Welcome to Spanish Week: The promise of dual language education

Posted by freemexy on November 12th, 2019

The sign on the door of Claudia Sanchez’s fourth grade class at Mesquite Elementary says “Welcome to Spanish Week.”The plastic-covered sheet signals to students that this week they’re learning math, science, reading and other subjects in Spanish.It also signals that this isn’t your typical bilingual classroom. bilingual teacher qualification This is one of Gadsden Independent School District’s dual language immersion classrooms, where students spend half their time in Spanish and the other half in English, and where the goal is not just to become fluent in English, but to become biliterate.
In other words, to read, write, listen and speak in two languages. Gadsden’s bilingual programs have won praise for their consistency and strategic use of data to help their students succeed where others struggle. Of the district’s 16 elementary schools, 12 have earned A’s or B’s from the Public Education Department. That’s more impressive when you consider that nearly 40% of its students are learning English, compared with 14% of students statewide — and the overwhelming majority of its students are low income. Low income students and English learners are two categories of students that the judge in a landmark 2018 judicial decision, Yazzie/Martinez v. State of New Mexico, excoriated the state for failing to adequately educate.
According to a 2018 report from the Public Education Department, Gadsden has led the state in student improvement in math proficiency on the state’s standardized test since 2015. Its third grade students outperformed the statewide average in both math and English language arts. While Gadsden has erased the achievement gap for its at-risk students, what is also true is that overall educational achievement in New Mexico is dismal.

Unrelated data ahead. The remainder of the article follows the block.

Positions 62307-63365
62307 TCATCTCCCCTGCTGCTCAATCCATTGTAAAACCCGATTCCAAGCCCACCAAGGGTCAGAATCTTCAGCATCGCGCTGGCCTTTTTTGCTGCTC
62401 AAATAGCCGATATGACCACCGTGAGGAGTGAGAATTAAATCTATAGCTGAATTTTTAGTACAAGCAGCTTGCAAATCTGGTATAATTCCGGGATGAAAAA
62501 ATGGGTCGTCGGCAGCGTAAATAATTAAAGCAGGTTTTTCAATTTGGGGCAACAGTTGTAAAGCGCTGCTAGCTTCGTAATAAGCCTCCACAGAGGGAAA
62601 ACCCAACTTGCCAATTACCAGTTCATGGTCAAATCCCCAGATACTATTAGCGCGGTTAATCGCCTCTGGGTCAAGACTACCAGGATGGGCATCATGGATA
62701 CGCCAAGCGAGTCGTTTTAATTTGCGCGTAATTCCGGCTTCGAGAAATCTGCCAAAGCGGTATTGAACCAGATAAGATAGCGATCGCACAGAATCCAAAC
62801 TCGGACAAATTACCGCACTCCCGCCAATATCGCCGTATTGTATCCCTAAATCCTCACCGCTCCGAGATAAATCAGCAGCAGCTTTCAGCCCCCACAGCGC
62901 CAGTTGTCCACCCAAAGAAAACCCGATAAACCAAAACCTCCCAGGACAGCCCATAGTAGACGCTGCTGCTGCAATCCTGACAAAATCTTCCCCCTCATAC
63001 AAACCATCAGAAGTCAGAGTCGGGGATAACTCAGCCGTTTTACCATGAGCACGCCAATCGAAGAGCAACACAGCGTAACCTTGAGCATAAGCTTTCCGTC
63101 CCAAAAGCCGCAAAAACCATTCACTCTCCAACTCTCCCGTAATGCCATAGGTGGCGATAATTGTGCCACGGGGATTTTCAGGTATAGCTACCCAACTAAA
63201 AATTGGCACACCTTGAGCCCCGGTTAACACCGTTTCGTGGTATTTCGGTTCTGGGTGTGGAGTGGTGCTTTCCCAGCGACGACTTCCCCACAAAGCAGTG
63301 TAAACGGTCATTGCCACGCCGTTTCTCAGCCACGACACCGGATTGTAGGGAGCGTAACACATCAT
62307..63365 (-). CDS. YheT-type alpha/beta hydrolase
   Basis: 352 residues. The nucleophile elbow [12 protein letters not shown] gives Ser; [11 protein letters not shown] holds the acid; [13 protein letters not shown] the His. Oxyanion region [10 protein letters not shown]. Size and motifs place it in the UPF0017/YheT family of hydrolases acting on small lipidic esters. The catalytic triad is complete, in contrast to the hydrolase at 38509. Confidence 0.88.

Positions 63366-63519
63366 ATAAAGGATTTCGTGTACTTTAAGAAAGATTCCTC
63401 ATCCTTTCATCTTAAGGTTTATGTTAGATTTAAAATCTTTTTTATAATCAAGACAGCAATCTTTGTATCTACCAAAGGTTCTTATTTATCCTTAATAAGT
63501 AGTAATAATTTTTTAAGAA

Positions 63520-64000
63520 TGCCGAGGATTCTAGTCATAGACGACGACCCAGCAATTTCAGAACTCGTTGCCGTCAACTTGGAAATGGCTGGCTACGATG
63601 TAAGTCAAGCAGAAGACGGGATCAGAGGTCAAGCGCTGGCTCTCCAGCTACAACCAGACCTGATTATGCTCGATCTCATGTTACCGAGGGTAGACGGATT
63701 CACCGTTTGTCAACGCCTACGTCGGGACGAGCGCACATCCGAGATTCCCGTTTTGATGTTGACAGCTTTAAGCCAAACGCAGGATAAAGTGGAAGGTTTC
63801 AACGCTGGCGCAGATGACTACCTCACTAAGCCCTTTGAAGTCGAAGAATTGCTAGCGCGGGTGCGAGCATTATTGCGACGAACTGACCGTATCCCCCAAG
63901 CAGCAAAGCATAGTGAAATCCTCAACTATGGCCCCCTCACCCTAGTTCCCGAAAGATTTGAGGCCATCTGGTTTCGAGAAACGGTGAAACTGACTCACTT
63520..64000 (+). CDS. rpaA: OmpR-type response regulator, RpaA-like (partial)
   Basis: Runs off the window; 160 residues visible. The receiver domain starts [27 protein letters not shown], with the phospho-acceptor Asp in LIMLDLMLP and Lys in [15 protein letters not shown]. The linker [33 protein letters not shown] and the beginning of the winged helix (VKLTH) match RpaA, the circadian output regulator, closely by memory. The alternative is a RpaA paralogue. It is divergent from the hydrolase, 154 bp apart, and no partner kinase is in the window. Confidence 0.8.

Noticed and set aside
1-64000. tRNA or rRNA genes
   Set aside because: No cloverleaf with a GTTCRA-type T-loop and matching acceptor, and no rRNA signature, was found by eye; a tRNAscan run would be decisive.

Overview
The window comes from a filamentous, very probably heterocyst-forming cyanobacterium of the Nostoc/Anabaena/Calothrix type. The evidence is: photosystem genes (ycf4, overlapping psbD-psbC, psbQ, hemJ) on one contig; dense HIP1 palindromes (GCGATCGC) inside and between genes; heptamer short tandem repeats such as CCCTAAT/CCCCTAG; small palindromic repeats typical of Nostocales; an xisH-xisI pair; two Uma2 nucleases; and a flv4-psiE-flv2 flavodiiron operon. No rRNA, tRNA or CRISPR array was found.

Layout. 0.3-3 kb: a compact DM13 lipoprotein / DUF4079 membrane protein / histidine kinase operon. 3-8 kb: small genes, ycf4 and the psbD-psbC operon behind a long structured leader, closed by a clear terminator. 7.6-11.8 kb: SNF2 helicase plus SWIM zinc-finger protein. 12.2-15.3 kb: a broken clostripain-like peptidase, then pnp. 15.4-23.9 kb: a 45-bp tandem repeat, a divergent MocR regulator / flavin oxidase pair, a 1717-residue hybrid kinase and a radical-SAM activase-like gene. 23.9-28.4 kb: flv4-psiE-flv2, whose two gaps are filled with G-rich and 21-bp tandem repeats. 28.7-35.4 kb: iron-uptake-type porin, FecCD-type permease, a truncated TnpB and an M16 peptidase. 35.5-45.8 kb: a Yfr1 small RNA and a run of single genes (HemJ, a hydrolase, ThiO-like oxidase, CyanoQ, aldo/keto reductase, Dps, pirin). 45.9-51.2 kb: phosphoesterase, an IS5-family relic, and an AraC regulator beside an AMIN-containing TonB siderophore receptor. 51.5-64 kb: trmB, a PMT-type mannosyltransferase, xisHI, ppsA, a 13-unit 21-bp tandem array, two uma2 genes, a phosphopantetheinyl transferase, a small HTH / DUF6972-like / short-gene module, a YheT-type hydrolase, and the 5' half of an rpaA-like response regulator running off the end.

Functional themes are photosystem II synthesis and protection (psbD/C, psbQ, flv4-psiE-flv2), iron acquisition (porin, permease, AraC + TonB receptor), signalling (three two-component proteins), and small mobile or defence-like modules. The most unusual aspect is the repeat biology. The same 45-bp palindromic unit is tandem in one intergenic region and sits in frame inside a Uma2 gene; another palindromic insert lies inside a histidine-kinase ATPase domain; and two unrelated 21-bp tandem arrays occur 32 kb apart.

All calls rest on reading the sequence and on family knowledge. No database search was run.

Despite outpacing New Mexico third-graders in the statewide PARCC exam, only 38% of Gadsden third-graders were deemed proficient in math and 36% proficient in English language arts in 2018. And New Mexico this year was again ranked last in education in the United States. Advocates say what can help to improve those statistics is education that brings the brain-building advantages of bilingualism to all children by leveraging Spanish and New Mexico’s other heritage languages, including several native ones.
 “Our bilingual programs are not just for English learners, they’re for all of our students. That’s something that’s unique to our state,” said Mayra Valtierrez, director of the Language and Culture Bureau at PED. She said PED’s goal is for all New Mexico students to become bilingual and biliterate.Given its success, how Gadsden educates English learners in its dual language program could point the way forward for other New Mexico schools grappling with how to reach that goal.

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